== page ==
Covid-19 outbreak: NSA against lockdown violators
Deputy inspector general (Dehradun) Arun Mohan Joshi said the decision to invoke the NSA was taken after police received reports that “some people are deliberately not following the precautionary measures”Updated: Apr 15, 2020 06:31 IST
Police in Dehradun on Tuesday said they would book deliberate violaters of the lockdown imposed to check the spread of Covid-19 under the stringent National Security Act, which allows detention without trial for up to a year.
Deputy inspector general (Dehradun) Arun Mohan Joshi said the decision to invoke the NSA was taken after police received reports that “some people are deliberately not following the precautionary measures”. He added there are some areas in the city, where people were still coming out of their homes without any reason despite several appeals. “Police will now take strict action against them by booking them under the NSA.”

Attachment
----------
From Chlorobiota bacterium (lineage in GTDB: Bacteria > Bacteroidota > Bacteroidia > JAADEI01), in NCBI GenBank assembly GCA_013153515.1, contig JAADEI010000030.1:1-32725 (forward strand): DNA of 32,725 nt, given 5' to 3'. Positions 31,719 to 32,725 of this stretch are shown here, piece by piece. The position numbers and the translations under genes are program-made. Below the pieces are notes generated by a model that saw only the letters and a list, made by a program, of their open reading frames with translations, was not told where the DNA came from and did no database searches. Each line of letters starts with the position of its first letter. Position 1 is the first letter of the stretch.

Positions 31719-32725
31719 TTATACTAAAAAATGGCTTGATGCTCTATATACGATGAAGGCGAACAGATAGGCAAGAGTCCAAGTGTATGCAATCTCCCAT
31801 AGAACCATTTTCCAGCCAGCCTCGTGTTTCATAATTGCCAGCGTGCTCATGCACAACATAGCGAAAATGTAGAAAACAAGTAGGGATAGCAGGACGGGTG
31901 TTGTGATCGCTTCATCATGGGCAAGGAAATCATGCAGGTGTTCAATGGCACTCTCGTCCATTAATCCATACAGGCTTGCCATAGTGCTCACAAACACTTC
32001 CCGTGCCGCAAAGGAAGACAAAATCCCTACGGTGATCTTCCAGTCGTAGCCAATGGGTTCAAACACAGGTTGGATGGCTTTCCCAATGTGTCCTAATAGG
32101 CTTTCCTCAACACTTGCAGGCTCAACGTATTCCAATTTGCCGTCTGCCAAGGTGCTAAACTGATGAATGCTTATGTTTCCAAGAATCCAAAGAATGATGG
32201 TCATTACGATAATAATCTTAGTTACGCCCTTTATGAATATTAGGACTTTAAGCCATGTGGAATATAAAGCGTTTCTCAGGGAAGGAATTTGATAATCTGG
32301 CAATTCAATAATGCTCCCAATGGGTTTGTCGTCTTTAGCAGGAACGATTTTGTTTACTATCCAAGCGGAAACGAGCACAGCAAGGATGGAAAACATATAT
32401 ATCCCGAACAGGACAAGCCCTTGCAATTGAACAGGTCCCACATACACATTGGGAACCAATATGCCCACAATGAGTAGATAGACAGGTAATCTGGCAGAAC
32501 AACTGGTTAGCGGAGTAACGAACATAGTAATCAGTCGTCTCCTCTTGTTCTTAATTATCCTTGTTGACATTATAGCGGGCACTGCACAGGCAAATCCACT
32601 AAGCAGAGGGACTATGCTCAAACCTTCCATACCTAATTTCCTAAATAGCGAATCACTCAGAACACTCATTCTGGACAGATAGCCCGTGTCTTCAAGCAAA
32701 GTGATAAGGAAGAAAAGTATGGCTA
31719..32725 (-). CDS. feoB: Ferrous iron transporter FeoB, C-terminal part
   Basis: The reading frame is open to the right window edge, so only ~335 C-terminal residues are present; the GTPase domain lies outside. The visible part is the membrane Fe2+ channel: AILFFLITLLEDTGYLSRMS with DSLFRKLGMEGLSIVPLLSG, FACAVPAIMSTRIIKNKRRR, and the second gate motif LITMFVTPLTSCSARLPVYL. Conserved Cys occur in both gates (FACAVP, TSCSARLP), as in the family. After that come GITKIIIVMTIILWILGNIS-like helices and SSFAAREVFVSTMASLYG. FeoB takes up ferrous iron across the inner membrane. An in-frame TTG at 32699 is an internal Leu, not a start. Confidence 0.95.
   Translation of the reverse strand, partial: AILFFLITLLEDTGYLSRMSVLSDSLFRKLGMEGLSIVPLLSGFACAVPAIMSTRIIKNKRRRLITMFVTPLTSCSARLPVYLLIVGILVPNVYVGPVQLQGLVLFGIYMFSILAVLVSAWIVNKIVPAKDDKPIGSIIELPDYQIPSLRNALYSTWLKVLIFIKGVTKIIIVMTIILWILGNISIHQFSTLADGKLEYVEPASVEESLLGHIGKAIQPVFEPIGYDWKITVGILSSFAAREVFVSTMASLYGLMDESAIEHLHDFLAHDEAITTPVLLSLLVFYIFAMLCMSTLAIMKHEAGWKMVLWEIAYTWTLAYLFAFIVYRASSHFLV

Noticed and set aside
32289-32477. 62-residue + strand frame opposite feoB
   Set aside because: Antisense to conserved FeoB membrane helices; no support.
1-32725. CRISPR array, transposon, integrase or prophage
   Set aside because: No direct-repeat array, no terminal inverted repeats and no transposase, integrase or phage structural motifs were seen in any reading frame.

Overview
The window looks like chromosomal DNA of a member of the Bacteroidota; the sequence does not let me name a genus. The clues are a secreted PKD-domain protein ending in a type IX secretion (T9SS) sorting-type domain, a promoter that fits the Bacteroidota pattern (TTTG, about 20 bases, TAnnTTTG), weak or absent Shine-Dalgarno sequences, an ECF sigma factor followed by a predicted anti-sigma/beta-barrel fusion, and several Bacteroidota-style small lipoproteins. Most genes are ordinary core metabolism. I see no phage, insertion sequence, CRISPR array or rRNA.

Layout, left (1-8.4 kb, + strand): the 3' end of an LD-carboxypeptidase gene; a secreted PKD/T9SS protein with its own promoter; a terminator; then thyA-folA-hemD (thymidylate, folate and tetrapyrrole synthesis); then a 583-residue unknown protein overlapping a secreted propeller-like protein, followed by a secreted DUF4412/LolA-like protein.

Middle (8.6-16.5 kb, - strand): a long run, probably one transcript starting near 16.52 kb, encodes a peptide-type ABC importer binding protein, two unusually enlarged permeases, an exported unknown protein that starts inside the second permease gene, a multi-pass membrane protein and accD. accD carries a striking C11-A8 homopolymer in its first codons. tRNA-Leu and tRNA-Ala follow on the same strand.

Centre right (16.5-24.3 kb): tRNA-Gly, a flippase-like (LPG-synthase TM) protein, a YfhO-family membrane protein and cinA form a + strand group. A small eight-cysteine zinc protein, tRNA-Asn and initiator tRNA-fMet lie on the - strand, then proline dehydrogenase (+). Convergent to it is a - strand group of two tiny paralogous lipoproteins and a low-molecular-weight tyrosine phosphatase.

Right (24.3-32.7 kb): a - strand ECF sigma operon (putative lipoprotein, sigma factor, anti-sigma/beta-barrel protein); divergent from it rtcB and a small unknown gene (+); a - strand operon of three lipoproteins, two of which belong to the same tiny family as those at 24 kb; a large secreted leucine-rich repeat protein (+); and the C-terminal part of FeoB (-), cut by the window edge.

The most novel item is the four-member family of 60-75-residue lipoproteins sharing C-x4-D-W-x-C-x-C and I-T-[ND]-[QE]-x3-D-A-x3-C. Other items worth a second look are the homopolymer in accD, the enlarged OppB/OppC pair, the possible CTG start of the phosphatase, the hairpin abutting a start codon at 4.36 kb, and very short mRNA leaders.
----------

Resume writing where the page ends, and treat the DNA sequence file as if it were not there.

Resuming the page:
The Dehradun police said they will also book those under the NSA who are “deliberately not taking precautions like wearing masks and spitting to spread the infection and misbehaving with health workers” in the district. Dehradun has reported the highest number of Covid-19 cases —18 — in Uttarakhand. The state overall has 35 cases.
Legal experts said the proposed move will amount to the misuse of the NSA as violaters can be booked under the Disaster Management Act and the Epidemic Diseases Act, which are in force to implement the lockdown.
Kartikeya Hari Gupta, a senior Uttarakhand high court advocate, said, “If the police have decided to do so then they are clearly unaware of the law. When there are provisions in both the Disaster Management Act and Epidemic Diseases Act for the offenders, then what is the need to impose the stringent NSA?”
He added the police can even book the offenders for culpable homicide or murder. “The police should understand that though this is a serious pandemic, they have to work as per the law.”
Joshi said the police have decided to invoke the NSA as it is a stricter law than the Epidemic Diseases Act.